from little things big things grow

Monday, December 1, 2014

Bakemas 2014

Yesterday, as we all know, was the first of December. And for me this is the first day of Bakemas.

Last year at this time I raided my mums recipe book - the one with all the women's weekly clippings and recipes with annotations. Pink coconut ice, white Christmas, peanut clusters, rum balls, iced gingerbread men and buttery shortbread  - what's not to love about Christmas. Inspired by the nostalgic recipe surfing I went home and made shortbread.

I instagrammed my results and hash tagged it #bakemas.

And as I did I named my new Christmas tradition. Bakemas. For every day of the twelve days of Christmas I would bake one of these Christmas treats.

As I tend to do this time of year I got a bit confused and carried away. As I did not know, and did not ever google, when the twelve days exactly are, I found myself fluctuating between baking everyday and baking weekly. It did get a bit silly  - like being let loose in a virtual Pinterest session. But it mostly wonderful. The final flourish was four mini Toblerone cheesecakes.

It was crazily nostalgic; recreating favourite treats from my childhood, and storing them in tins and TupperwareI remember opening our family fridge as a youngster and peering between  shelves to find a special treat. Christmas visitors would bring tins of biscuits. Mum would bake, or create some divine no-bake confectionery. And I would guzzle.

I hope to find a bit of a balance for this over the coming years. Maybe I'll look up the twelve days. But I would love for my daughter to have lovely memories of Christmas and home baking.

Yesterday for the start of 2014 bakemas I made speculoos spice cookies. Delicious!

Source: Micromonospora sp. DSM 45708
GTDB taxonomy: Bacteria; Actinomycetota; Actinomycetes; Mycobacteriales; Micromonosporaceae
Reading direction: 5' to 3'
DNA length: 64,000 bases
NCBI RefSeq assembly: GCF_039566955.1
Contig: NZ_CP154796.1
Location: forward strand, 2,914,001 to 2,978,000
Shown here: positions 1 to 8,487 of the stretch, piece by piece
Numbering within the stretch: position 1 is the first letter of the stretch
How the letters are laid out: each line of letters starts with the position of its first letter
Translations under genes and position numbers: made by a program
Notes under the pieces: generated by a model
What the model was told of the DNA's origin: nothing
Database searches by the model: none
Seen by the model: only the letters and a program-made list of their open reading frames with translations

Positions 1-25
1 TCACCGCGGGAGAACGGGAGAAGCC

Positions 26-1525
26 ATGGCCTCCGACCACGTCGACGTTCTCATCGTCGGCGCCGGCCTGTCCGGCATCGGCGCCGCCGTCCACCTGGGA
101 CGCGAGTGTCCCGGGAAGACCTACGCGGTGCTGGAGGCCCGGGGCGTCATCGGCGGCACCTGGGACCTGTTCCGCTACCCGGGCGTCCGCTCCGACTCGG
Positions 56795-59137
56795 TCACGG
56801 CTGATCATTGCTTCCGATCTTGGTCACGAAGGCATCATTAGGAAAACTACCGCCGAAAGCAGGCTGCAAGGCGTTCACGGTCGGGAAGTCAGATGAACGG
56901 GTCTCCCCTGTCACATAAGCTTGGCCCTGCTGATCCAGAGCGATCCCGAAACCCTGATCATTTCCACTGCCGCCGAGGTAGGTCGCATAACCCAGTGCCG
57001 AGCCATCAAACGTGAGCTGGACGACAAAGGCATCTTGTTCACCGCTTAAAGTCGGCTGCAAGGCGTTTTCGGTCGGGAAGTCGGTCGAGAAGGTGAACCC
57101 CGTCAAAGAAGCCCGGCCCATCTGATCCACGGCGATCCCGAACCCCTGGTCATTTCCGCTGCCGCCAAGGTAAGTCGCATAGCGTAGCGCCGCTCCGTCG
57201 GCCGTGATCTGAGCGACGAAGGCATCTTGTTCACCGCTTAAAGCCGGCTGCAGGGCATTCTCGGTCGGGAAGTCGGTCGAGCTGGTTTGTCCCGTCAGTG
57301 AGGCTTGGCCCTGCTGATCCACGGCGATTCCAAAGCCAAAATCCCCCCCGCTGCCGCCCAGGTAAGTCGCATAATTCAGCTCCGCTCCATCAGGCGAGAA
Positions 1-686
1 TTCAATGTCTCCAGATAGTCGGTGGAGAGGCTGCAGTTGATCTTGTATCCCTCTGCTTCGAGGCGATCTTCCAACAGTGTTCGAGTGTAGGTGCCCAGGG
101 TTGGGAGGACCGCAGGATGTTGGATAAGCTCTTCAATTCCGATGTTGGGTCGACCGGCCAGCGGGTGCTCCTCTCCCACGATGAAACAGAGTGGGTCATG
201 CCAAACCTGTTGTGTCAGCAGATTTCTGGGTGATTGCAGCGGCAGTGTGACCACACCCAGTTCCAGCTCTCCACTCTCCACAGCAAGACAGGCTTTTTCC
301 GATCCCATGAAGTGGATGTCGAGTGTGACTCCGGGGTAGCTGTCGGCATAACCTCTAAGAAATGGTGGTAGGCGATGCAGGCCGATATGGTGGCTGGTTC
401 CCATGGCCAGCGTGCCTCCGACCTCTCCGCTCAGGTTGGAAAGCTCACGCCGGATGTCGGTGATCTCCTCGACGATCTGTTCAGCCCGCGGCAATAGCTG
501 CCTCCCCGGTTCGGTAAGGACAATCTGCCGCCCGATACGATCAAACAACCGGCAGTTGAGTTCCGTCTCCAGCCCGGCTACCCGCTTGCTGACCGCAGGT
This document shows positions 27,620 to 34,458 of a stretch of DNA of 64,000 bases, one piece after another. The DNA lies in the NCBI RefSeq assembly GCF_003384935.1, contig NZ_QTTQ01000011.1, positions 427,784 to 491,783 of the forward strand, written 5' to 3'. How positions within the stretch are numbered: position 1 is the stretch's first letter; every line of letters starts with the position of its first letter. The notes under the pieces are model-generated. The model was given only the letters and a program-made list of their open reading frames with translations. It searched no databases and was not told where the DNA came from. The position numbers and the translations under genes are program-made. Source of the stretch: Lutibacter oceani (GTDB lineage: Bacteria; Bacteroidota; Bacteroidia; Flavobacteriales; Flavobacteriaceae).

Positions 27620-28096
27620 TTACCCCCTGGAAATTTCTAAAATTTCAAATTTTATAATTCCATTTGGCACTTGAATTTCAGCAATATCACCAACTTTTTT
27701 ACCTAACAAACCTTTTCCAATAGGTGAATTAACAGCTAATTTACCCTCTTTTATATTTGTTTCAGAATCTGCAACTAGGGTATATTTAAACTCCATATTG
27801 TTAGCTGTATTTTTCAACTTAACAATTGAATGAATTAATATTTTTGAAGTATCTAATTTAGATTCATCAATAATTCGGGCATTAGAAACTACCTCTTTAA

Skye was my helping hand.

Today I have made microwave fudge from the internet! I will post a pic on Instagram later - when my helper is having a nap.

Find me on Instagram - search for user sallycar. It's a private account, but if you are a genuine person I'll let you in my secret club.

Merry bakemas.

Friday, August 8, 2014

Days of terror and virtuous muesli

I have just had the most loveliest lay in. Peanut butter filled chocolate, coffee and a River Cottage recipe book for my companions. A heat pack snuggled close. Flannelette sheets, and all the pillows. Best of all - the bed to myself. And on top of all this a bowl of maple toasted muesli with creamy yoghurt - one must be virtuous, yes? And the husband and babe will be back sometime and I will need my strength for then.

I have found a few recipes lend themselves to baking on days of terror. Days when you manage to get in the shower, but must make a decision whether to let your daughter decorate the walls with blue bath crayon as you just go ahead and wash your hair. Days when you are vomited on at 6am and the sheets need changing. Days when a little hand finds you and drags you into the lounge room for yet another session of physical challenge breastfeeding with a bit of pinching off your moles, while watching a program that with a theme song that will earworm you later.